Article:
If you are bringing a claim against your employer for dismissing you, you will almost certainly be claiming compensation for lost earnings. Sometimes this will be very small – for example if you managed to find a better-paid job only a few weeks after you were dismissed. But sometimes there will be good reason to think that you have lost more than that. You may even think that the dismissal has done permanent damage to your career. You should tell the tribunal about the whole of your future loss: for more detail on this, see Push your luck.
Mothers of young children will often suffer the greatest losses. If you have lost a responsible and demanding job soon after having your first child, you may have real difficulty getting or keeping another job at the same level. This is because it is one thing winning the respect of an employer in a pressured environment as a single twenty-something who is able to work all hours, go drinking with colleagues in the evening, and be back at your desk at 7.30 am the next day. It is quite another pulling off the same trick through morning sickness, ante-natal appointments, maternity leave, unreliable child-minders, school hours, homework, childhood illnesses, and general parental knackeredness. If you have lost your job at this critical time of your life, you may find that you have been pushed onto a ‘mummy track’ that can affect the rest of your career.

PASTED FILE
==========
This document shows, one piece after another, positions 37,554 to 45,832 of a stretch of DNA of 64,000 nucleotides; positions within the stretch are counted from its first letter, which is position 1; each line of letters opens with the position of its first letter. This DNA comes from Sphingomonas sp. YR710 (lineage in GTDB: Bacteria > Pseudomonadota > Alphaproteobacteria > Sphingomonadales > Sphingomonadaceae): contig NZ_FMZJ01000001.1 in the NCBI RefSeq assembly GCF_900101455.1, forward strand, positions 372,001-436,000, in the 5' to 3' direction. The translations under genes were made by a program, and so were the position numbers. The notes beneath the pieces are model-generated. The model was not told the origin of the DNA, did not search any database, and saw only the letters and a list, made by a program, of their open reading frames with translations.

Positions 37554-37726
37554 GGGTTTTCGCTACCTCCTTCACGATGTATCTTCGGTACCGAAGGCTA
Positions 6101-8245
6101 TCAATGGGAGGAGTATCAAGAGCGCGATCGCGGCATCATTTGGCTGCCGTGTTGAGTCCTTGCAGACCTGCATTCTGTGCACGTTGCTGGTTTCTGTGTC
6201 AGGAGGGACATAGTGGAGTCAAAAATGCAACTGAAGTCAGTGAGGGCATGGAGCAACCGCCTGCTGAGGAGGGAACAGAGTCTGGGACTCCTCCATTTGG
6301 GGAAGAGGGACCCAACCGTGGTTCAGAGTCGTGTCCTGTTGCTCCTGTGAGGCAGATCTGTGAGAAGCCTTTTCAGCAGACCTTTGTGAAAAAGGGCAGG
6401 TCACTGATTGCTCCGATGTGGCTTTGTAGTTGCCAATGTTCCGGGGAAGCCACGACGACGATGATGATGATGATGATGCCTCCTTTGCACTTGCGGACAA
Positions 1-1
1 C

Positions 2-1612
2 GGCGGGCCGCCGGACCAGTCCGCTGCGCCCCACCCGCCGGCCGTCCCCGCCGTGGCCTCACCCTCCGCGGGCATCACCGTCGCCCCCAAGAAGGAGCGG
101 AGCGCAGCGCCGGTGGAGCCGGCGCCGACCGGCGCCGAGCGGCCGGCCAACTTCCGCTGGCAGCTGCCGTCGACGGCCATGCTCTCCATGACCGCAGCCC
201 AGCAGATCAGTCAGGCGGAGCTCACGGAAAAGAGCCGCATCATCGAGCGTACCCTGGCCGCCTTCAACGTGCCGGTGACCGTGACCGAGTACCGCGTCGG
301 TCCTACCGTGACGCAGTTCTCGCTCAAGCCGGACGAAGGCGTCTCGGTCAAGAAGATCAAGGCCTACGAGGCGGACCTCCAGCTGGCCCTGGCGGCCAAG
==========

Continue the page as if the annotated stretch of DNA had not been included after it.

The same may be true, of course (barring morning sickness), if you are the father of a young child – if you really do act, when push comes to shove, as if your child is as much your responsibility as its mother’s.